A Dummy’s Guide to Formula 1 in Austin



The Turn 12 grand stands.  Yes, that’s a huge row of porta potties.


Looking through the bleachers, it reminded me of the Death Star.  Oh yeah, George Lucas was at the race.
Lot ‘F’ as seen from Turn 12.


The view from the top of the Turn 12 stands overlooking turns 12-16; Turn 12 was at the end of the 3/4 mile long straight which also had the DRS zone.  Therefore, a lot of passing occurred in this turn.  Turn 1 on the big hill is visible in the background and you could see the cars going down the hill.


Speaking of passing, the cars were doing over 310 km/h going into Turn 12 and slowed down to about 75 km/h.  They would scrub off that speed in less than 100 meters!  I’d watch the cars coming down the straight at full bore thinking there’s no way they’d be able to stop in time.  But they wouldn’t hit the brakes until after the 100 meter brake marker and somehow make the turn.  Every time. Un-freaking-real.  I was watching the onboard telemetry for Turn 12 and the cars were coming down the straight with a top speed around 310km/h and taking the corner at about 75km/h in a braking distance of roughly 85 meters.  Using the basic physics equations above (‘r’ is distance in meters, ‘v’ is velocity in meters/second, and ‘a’ is acceleration meters/second squared), the cars were experiencing an AVERAGE deceleration force of about 4.2Gs!  However, a large part of the braking force for a F1 car is from aero drag which is greater at higher speeds.  According to the commentators, the Brembo engineers were saying the cars were hitting a PEAK deceleration of 6Gs requiring a pedal force of 350lbs!  First, I’m not sure how the drivers keep their eyeballs in their heads and secondly, trying to leg press 350lbs with one leg is no joke.  Yes, the drivers are serious athletes.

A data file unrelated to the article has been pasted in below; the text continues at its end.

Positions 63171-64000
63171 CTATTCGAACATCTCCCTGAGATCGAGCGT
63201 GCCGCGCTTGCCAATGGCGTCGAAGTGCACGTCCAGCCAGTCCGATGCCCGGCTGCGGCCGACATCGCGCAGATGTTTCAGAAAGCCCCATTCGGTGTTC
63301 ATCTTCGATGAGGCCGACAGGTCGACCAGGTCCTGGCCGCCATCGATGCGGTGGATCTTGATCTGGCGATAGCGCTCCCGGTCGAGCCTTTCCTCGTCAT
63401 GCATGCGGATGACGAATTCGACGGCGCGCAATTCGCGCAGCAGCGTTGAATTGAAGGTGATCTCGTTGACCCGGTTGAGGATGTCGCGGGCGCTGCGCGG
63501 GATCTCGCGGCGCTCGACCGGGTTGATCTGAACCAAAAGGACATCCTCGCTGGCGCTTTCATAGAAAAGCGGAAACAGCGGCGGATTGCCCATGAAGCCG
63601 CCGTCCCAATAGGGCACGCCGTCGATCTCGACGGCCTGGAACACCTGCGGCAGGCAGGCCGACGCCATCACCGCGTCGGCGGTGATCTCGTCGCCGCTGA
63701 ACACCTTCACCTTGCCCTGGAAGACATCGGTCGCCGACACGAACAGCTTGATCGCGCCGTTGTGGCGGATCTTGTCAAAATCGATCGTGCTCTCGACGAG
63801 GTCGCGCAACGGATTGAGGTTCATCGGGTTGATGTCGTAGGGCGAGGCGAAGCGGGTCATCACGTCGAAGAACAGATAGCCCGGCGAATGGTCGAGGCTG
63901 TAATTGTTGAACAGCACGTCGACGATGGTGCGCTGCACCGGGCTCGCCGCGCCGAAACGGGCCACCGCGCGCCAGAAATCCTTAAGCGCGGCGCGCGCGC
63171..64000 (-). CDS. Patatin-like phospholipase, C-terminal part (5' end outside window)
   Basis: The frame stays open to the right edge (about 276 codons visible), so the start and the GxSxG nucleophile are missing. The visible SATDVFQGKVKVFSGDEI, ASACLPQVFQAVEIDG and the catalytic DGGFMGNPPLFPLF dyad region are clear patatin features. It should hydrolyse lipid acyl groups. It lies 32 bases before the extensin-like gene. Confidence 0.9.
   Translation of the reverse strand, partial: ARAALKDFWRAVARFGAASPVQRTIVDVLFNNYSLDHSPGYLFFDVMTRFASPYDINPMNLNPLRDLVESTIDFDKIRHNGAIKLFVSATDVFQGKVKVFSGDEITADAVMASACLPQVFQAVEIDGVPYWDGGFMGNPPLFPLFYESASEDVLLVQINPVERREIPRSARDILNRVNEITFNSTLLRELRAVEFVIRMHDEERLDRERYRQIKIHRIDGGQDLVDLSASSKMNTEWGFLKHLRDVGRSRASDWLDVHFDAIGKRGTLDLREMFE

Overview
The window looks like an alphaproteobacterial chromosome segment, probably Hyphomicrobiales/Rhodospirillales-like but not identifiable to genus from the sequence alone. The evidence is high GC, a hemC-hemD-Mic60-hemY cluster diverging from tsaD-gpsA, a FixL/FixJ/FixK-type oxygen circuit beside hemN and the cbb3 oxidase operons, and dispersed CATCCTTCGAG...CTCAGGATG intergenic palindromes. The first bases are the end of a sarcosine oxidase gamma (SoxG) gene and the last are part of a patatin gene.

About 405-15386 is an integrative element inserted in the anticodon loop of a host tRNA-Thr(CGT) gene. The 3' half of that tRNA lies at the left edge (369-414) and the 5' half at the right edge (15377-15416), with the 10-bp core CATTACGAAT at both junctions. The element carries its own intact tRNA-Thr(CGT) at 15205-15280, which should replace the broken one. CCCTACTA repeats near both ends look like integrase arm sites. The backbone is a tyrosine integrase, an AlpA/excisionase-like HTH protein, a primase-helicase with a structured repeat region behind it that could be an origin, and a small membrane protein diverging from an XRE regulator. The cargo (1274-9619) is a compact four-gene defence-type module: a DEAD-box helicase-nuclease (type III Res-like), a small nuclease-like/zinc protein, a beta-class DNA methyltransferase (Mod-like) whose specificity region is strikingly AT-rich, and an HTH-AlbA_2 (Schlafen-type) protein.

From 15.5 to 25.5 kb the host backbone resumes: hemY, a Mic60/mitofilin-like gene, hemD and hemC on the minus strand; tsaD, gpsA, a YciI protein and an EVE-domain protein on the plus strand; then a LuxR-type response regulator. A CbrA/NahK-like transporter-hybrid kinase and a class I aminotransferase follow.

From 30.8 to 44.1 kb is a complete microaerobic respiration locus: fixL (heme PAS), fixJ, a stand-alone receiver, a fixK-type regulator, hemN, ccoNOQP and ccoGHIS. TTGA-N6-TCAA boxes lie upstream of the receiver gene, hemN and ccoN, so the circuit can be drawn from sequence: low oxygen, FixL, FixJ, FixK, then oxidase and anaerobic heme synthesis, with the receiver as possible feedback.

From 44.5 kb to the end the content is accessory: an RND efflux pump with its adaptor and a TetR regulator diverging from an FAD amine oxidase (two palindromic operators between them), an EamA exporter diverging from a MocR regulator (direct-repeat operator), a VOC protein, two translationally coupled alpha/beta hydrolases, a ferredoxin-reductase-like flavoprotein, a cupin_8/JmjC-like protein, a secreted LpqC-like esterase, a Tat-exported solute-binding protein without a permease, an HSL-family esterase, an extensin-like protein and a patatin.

Looking to the left, you can see the cars making their way through the tail end of the esses and into Turn 9.


To better enjoy the action and stay informed of what’s going on, rent one of these Fan Vision devices.  It can show live-streaming on-board from any of the F1 cars along with segment times, lap times, etc.  You can also do instant replay on it!  Plus, you can listen to the race commentary.  I think the pre-order rental for the three days was only $70 while getting it on-site was $100.  Interesting stat: at most F1 races they only rent out about 4000 of these things on average with Silverstone having had the highest at 7000.  Well, Austin is full of techno-geeks, and 9000-10000 Fan Visions were rented taking the whole supply.


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